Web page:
Division 3 WestHawarden ParkChester Boughton Hall 2nd XI
Division 3 EastWoodleyLindow
Division 4Stockport Georgians 2nd XIHeaton Mersey & Cheadle
Division 5 WestAlvanleyLeigh 2nd XI
Division 5 EastLangley 2nd XINorth East Cheshire
T20 Divisional CompetitionOakmere KatsDidsbury Swordettes
Senior Knockout CupDidsbury SwordettesAppleton Tigers
Development Knockout CupNantwich 2nd XIHayfield

INDIVIDUAL HONOURS

 Batting Award – Most RunsBowling Award – Most WicketsFielding Award – Most Fielding Catches & Run OutsWicketkeeping Award – Most Wicketkeeping Catches & Stumpings
Division 1 Ellie Mason (Stockport Trinity)Gemma Rose (Chester BH)*Sophie Connor (Oakmere)Katie Bennett (Chester BH)
Division 2Amy Griffiths (Porthill Park 2nd XI)Sophie Morris (Upton)Molly Price (Oxton)Charlotte Neal (Nantwich)
Division 3 WestNicola Deane (Hawarden Park)Florence Seymour (Nantwich 2nd XI)*Laura Nicholls (Hawarden Park)No award – no ‘keeper attained three or more dismissals
Division 3 EastMichelle Hesslegrave (Lindow)Alicia Peacock (Hayfield)*Alex Wilson (Woodley)Abby Barlow (Woodley)
Division 4Amy Shaw (Heaton Mersey & Cheadle)Eliza Chadwick (Heaton Mersey & Cheadle)Elspeth Headridge (Hawk Green)Charlotte Appleyard (Heaton Mersey & Cheadle)
T20 CompetitionsRoshini Prince-Navaratnam (Didsbury Swordettes)Kerry Hartnett (Oakmere Kats)Sophie Connor (Oakmere Kats)Ruth Lomas (Hayfield)

* Bowling average used as a tie breaker where two or more bowlers tied for total wickets

The above listed players all win an award in recognition of their performances this year.

League President Di Totty has chosen Sarah McCann as the winner of this year’s President’s Award, given in recognition of an outstanding contribution to women’s cricket in Cheshire. Di says that Sarah – now stepping down from the Chair role, having done it for the last 11 years, and for another period back in the 2000s – was “the only choice” for the award this year.

RHF TROPHY: 2021 Bowling Rankings – It’s Got To Be Gordon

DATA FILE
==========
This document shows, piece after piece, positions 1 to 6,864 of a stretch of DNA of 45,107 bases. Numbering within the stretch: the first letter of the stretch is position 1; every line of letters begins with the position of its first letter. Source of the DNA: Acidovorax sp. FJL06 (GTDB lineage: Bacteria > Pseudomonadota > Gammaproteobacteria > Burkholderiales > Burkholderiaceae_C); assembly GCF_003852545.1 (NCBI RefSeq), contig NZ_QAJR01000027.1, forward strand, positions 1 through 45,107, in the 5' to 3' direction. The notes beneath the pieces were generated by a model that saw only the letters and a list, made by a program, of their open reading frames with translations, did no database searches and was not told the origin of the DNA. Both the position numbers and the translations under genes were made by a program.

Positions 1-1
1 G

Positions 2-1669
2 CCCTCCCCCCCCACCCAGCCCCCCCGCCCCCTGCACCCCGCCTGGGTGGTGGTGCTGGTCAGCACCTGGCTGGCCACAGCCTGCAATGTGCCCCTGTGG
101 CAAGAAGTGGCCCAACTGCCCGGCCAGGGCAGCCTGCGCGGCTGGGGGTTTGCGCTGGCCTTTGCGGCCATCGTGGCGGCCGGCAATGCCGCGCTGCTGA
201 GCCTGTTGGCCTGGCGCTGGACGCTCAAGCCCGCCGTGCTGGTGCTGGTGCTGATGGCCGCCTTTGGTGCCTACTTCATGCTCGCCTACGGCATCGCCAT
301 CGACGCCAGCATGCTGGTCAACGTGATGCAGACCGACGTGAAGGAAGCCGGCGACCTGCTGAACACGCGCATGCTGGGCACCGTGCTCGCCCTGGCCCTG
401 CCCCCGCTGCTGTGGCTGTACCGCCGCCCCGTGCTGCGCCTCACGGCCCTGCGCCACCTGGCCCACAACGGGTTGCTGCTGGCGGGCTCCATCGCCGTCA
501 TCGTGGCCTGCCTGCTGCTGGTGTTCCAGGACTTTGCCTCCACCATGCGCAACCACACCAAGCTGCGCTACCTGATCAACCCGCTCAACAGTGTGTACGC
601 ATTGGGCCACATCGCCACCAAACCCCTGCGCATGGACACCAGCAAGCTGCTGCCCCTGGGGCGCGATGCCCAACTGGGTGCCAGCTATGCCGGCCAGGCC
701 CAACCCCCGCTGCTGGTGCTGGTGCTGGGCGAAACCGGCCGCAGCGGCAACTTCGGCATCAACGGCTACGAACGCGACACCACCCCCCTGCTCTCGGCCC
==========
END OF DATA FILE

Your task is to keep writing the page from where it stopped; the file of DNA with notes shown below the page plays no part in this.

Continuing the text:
After finishing The Hundred as the second-ranked English bowler, Kirstie Gordon put the cherry in the cocktail of her best season since 2018 (when she topped both the KSL and County Championship rankings prior to her England debut) as the leading wicket taker and top ranked bowler in the RHF Trophy. Gordon’s attacking style does mean that she can be less economical than some of her peers, but even in The Hundred we saw scoring rates dropping off when wickets fell, which obviously doesn’t necessarily show up in the wicket-taker’s own stats.

Last season’s leading wicket-taker, and Player of the Match in the final, Charlotte Taylor, ranked 2nd this year. After Taylor’s success last year, some thought she’d be “found out” this season, and to a certain extent that did happen. The availability, and perhaps more importantly accessibility, of analysis footage has improved in the RHF, and you can (as Marie Kelly did) go back and look at every dismissal Taylor made last season; but I think what Taylor’s continued success shows is that in regional cricket there’s still value in the middle overs in simply bowling tightly at the stumps and waiting patiently for the inevitable mistakes to do their work.

Team-wise, Northern Diamonds dominate the upper reaches of the chart, with 4 placings in the Top 10, which I’m pretty sure even the Beatles never managed! Katie Levick continues to be a wicket-taking threat, as she was for years in the County Championship. (Don’t forget to catch up with her hilarious appearance on Women’s Cricket Chat… and not just because she says nice things about us!!)

Beth Langston has also been in excellent form, and she’s probably right when she says that she’s a better cricketer now than when she played for England – her new ball spell in the RHF Final was a masterclass, dismissing both Vipers openers for quackers, and there must be a chance she makes the England A squad this winter in the “senior pro” role, though there is quite a lot of competition in the fast bowling department, with Issy Wong, Lauren Bell and Emily Arlott all likely to feature.

Other likely selections for that ‘A’ squad are Thunder’s Hannah Jones and Stars’ Bryony Smith, who could be a good shot for captaining the side; though not Tara Norris, who has pledged herself for the moment to the country of her birth – the USA.

Player Played Wickets Economy
1. Kirstie Gordon (Lightning) 7 16 3.5
2. Charlotte Taylor (Vipers) 8 13 3.3
3. Katie Levick (Diamonds) 8 12 3.2
4. Beth Langston (Diamonds) 9 13 3.6
5. Katherine Brunt (Diamonds) 3 9 2.8
6. Linsey Smith (Diamonds) 8 12 3.9
7. Issy Wong (Sparks) 8 14 4.7
8. Hannah Jones (Thunder) 7 14 4.8
9. Charlie Dean (Vipers) 4 10 3.5
10. Bryony Smith (Stars) 6 12 4.4
11. Georgia Adams (Vipers) 8 12 4.6
12. Kathryn Bryce (Lightning) 7 10 3.9
13. Jenny Gunn (Diamonds) 6 9 3.7
14. Georgia Davis (Sparks) 4 9 3.8
15. Alex Hartley (Thunder) 7 10 4.3
16. Emily Arlott (Sparks) 7 11 4.7
17. Tara Norris (Vipers) 8 11 4.8
18. Kelly Castle (Sunrisers) 7 10 4.4
19. Teresa Graves (Lightning) 6 9 4.0
20. Sophie Ecclestone (Thunder) 3 8 3.9

Bowling Ranking = Wickets / Economy